One of downtown Hamilton’s newest cafes looks like it will be a mainstay.

Located on the corner of James Street South and Augusta Street, the cafe opened recently on May 16th and prides itself on being a different experience for the coffee connoisseur.

One need not be a connoisseur to appreciate the soft pastel hues of Cafe Augusta’s interiors, the fresh spring aesthetic of their charming picture frames and table bouquets, or even the colossal cold brew glass towers that rise from the countertop to the ceiling, but it certainly helps to have one around.

Despite having only moved to Hamilton from Ireland last August, Marc Chambers, Cafe Augusta’s operations manager and barista extraordinaire, fits the bill perfectly.

“[It’s perfect] if you appreciate coffee and want to experience it in different ways, because we have five different brewing techniques,” said Chambers.

He is more than happy to share them, and first describes batch brew as a typical “fill up and go on your way” drip coffee.

For cold drinks, he uses a cocktail shaker; the gargantuan cold brew towers, on the other hand, are part of a twelve-hour coffee-making process. “Coffee’s less soluble in cold water, which is why it takes longer,” explained Chambers.

Chambers goes on to reveal a smaller, odd, hourglass-shaped contraption, which he calls a siphon.

“We put a filter [in the middle], water in the bottom, and add a heat source. The gases will push the water up. We add coffee on top, let it seep through a while, then turn the heat source off,” he said. Doing so allows the brewed coffee to drip back down and collect in the bottom bulb.

Another one of Cafe Augusta’s brewing methods, a pour-over technique for anything espresso-based known as Chemex, has quickly taken precedence in his life.

“[Chemex] is the polar opposite of the french press in every way. It’s a lot cleaner, a lot brighter,” said Chambers.

“It’s become my new favourite way of drinking coffee.”

I tried a small Kenyan Chemex coffee along with a Greek yogurt cherry danish. The presentation of the coffee alone, served artfully on a wooden board with a checkerboard of sugar cubes, a glass of cucumber water, and a miniature pitcher of milk, was enough to make me think that it had been worth every nickel of the $4.75 it cost.

In terms of taste, I could see why the Chemex had become Chambers’s favourite: although the coffee was light — just as I liked it — it held its own with a firm flavor, accompanied by fruity undertones. As someone with a weak spot for pastries, I found the danish a tad pricy at $3.50, but still delightful: it was satisfyingly flaky, buttery, and rich with cherry filling throughout.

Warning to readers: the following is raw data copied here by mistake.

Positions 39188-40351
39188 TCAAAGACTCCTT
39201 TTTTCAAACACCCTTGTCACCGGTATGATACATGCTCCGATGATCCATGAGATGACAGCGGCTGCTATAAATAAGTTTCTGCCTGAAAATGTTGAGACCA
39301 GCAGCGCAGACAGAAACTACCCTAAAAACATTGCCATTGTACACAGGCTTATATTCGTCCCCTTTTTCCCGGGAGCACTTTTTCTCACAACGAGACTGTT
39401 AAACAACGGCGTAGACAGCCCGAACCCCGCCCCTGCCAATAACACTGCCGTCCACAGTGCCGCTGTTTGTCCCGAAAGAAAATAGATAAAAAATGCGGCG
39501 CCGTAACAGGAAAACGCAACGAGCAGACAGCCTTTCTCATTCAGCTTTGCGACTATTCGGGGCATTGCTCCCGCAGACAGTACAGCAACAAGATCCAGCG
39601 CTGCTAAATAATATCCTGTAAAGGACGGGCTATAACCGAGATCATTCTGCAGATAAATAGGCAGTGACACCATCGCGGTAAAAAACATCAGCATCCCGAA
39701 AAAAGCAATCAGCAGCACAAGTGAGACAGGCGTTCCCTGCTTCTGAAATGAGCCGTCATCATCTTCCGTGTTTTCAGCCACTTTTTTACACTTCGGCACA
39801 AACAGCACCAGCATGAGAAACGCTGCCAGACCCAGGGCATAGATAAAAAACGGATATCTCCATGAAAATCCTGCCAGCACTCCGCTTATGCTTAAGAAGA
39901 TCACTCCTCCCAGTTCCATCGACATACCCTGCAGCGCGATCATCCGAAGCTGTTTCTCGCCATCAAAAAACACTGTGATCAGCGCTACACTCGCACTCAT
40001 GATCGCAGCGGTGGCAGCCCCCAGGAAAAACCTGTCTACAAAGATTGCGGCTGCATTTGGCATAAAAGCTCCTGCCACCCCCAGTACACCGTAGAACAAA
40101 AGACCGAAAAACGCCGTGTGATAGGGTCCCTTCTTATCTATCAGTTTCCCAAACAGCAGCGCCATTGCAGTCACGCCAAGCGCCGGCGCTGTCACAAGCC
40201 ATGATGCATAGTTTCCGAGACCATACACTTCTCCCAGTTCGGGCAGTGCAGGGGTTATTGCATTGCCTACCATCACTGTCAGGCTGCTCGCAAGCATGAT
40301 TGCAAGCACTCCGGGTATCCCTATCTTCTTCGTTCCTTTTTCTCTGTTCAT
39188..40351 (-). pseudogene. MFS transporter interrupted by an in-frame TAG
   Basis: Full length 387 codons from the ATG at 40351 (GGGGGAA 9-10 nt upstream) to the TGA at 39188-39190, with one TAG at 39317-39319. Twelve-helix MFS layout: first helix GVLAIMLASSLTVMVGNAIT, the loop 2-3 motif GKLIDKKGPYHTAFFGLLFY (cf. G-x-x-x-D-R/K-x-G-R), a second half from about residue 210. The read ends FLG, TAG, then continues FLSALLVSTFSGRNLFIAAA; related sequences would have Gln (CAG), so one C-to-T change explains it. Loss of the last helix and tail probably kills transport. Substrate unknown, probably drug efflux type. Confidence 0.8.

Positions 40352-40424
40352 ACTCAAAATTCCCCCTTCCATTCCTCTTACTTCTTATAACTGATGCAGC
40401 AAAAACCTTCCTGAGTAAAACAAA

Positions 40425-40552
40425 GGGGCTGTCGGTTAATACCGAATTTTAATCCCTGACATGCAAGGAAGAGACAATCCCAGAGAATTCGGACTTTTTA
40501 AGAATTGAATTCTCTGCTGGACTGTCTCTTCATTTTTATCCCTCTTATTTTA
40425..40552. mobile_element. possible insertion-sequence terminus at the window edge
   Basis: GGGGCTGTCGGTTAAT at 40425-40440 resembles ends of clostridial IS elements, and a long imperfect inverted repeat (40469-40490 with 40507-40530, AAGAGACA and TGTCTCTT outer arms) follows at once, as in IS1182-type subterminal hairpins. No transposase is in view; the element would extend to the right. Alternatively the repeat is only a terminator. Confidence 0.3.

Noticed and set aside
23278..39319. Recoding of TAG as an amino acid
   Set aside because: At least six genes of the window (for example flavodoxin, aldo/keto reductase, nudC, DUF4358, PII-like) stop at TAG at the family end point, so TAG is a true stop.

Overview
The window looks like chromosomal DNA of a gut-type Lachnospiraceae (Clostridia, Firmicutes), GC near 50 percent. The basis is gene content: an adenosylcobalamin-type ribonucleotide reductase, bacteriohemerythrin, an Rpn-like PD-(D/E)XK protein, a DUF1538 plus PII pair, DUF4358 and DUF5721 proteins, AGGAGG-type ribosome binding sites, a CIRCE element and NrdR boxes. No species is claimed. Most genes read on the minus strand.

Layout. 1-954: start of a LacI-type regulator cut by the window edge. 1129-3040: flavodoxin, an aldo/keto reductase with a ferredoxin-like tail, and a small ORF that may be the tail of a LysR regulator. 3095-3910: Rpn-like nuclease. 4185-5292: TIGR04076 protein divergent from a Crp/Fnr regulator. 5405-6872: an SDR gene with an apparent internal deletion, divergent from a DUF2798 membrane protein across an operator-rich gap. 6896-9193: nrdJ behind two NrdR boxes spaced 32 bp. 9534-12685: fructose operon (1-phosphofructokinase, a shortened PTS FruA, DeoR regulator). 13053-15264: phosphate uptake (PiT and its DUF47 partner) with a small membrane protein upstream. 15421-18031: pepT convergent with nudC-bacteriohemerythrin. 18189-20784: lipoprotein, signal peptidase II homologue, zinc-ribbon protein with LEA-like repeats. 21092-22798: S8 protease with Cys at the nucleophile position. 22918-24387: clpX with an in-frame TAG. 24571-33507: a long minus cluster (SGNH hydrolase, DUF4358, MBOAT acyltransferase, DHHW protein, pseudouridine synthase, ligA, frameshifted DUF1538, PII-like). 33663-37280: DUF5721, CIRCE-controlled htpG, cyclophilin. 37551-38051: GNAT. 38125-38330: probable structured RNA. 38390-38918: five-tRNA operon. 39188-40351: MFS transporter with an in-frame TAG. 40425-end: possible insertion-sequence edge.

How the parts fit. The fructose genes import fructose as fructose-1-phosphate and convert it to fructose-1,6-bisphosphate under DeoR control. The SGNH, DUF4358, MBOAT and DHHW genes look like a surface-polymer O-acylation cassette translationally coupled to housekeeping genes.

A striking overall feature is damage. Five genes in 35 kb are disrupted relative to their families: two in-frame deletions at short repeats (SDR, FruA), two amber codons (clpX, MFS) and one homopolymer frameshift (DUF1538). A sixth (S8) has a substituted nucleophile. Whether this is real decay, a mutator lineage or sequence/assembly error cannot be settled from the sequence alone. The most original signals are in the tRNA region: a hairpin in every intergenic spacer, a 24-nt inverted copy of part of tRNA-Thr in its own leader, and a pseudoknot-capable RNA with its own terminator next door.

Chambers says that Cafe Augusta is working on adding paninis to the pastries on the food menu in the forthcoming weeks.

Also in the works is a cocktail list that will eventually be matched up to their food menu, and an attempt to get creative with the design of Cafe Augusta’s interior space.

Chambers claims creativity is his favourite aspect of working at Cafe Augusta.

“[The owners] encourage creativity,” he said, and cites drinks as examples. “With batch brew, we traditionally do some darker roasts, but we also do a brighter one.”

He further proves that they come prepared for seasonal weather.

“When winter’s coming up, we do a Moroccan coffee, which has got a lot of spices in it. It’s a real snuggle-up-to drink,” said Chambers.

The Moroccan coffee is something I intend to return for, but the complex, ongoing evolution at Cafe Augusta prompts me to want to return every month before that.

Although I went into Cafe Augusta thinking singularly about a traditionally brewed cup of coffee, I came out of it with the understanding that drinking coffee offers you more choices than the number of sugars or the amount of milk you take in it.

While their features cannot compete price wise, sometimes it is worth it to indulge.

And if I can say one thing with certainty, whether for the aesthetic, the quality, or the limitless possibilities, Cafe Augusta looks like it will be worth it every time.

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